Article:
Student entrepreneurs turn plastics, scraps into fashion

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BENNINGTON — Two Bennington College students in Judith Enck's fall 2019 class have devised a way to keep some old fabrics and plastic shopping bags out of landfills, and brought their solution to market.

Ella Simon and Grace Kenney, the founders of Coastal Caps, use scraps of fabric and plastic shopping bags to manufacture new hats.

"In our studies, we've learned a lot about how single-use plastic bags are the one thing that really can't be recycled," Simon said on a break from the class, which is taught in a lecture hall inside the college's Center for the Advancement of Public Action. "When they go into the recycling plant, they just get caught in the machinery."

Since last year, the commercial partners have produced and sold more than 100 hats. The two met at college but had been creative with crafts before arriving at Bennington.

"I figured that with both of us crafting, we could easily make this into something that was sustainable for us," Kenney said.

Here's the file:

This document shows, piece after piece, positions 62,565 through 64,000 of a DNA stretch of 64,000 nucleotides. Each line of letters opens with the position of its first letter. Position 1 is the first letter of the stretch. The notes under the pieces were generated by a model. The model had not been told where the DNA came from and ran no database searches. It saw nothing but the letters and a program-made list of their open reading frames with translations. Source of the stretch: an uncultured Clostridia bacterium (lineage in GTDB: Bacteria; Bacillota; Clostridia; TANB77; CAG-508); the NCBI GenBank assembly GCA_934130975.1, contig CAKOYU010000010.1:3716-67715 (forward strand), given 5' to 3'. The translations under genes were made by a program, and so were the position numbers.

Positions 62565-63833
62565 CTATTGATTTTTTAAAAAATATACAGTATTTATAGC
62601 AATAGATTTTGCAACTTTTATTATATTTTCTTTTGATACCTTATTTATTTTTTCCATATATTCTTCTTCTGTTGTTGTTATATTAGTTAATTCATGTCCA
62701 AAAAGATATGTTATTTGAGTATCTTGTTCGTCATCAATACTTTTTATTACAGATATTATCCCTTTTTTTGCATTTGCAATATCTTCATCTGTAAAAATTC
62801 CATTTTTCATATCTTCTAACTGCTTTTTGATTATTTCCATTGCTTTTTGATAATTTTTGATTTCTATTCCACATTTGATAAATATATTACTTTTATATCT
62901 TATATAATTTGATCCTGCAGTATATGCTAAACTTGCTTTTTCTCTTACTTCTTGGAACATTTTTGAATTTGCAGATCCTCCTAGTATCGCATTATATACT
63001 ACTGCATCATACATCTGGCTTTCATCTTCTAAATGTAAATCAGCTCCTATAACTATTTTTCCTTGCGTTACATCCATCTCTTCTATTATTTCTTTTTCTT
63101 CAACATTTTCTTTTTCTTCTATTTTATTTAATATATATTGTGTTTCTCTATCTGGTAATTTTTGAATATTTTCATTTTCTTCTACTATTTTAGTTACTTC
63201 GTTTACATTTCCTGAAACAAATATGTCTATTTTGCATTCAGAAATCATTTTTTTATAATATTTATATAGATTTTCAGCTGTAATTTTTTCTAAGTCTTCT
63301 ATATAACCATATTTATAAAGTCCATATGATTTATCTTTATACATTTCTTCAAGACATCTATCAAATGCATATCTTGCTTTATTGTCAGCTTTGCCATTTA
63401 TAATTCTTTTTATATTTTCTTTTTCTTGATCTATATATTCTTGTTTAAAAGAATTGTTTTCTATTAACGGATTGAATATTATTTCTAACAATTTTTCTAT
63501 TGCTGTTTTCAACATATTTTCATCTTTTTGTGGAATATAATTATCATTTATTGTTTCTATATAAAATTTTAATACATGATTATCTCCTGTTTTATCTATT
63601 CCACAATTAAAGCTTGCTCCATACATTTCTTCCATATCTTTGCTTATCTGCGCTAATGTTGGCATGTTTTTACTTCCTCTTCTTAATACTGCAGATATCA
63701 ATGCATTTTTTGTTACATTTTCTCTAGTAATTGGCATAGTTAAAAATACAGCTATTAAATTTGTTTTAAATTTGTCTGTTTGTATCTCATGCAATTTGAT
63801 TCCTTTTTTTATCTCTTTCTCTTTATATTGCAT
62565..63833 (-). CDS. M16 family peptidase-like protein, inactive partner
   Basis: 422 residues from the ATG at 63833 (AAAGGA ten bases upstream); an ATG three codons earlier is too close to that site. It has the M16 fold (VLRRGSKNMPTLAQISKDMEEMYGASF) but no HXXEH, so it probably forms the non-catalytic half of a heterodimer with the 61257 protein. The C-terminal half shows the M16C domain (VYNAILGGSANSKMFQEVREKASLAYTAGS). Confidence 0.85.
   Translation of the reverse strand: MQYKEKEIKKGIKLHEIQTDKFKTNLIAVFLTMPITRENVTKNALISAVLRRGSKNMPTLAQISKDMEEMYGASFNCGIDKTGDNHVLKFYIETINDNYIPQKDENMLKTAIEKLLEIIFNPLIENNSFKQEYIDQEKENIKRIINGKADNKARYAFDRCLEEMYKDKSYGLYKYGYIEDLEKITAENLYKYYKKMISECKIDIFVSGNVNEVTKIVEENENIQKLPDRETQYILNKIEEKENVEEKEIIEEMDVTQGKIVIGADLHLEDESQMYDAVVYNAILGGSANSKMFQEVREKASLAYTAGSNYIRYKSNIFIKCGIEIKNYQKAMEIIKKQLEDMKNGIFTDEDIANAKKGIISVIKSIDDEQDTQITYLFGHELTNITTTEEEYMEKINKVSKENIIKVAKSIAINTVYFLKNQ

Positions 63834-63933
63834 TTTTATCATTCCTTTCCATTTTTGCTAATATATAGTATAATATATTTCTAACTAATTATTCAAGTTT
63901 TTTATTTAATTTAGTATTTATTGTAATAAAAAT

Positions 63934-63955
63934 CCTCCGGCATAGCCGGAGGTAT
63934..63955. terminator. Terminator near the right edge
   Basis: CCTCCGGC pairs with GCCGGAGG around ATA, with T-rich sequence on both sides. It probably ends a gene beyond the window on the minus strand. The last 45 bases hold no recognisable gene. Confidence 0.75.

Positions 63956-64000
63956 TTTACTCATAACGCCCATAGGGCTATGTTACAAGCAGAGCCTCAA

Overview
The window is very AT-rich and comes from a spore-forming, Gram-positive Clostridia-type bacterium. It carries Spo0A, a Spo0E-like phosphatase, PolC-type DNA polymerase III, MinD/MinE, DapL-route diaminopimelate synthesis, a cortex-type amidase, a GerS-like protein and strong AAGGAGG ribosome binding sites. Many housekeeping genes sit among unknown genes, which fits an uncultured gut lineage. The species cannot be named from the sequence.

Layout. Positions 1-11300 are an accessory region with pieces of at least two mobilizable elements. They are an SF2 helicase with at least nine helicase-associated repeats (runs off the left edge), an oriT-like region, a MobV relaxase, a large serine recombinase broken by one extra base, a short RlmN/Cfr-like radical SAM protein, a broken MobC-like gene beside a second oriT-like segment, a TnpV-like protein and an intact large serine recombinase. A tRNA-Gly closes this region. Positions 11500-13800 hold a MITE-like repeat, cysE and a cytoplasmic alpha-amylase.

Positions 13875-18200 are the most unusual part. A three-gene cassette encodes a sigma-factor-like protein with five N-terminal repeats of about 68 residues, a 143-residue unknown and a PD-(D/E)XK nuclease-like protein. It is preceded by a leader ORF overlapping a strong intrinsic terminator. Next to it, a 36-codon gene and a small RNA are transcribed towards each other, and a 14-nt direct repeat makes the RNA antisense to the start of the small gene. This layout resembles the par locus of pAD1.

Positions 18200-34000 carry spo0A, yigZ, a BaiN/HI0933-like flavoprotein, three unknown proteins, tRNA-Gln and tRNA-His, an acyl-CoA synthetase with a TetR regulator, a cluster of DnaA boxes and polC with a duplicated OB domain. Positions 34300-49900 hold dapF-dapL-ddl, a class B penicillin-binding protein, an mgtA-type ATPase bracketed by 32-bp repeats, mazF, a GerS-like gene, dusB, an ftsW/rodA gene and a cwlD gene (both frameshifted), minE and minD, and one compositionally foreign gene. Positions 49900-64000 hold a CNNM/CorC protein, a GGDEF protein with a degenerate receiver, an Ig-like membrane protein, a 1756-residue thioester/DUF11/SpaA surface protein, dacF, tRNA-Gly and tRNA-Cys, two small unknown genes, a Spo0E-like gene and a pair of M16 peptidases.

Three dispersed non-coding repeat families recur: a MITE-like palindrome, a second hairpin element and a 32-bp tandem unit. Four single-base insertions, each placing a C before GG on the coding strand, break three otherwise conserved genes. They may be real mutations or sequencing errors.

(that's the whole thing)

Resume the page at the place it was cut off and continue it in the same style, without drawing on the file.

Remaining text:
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"The fabric scraps either come from old clothes that we find in free piles," Simon said. "Or people give them to us, or we get scraps from other artists."

The hat brims are also made of fabric but get their internal structure from many layers of repurposed plastic bags. The bags have been sourced from a local retailer's bag-recycling bin, or readily given to the hatmakers by shoppers who've accumulated them by the dozens.

Coastal Caps have been sold to other students at Bennington College. Last summer, Kenney brought some caps home to Martha's Vineyard, Mass., where they were sold at select stores and street fairs. Simon took some to her home, in Camden, Maine, and sold them in a few local stores.

Summertime visitors to Camden and Martha's Vineyard bought the caps and carried them far beyond the point of purchase and far away from Bennington.

"Social media has been a great tool for us," Simon said. "When our hats sell and we don't know who winds up getting them, we sometimes see pictures of people in them and they'll let us know what's happened to their Coastal Cap."

Charles Erickson is a freelance writer and a frequent contributor to Southern Vermont Landscapes.


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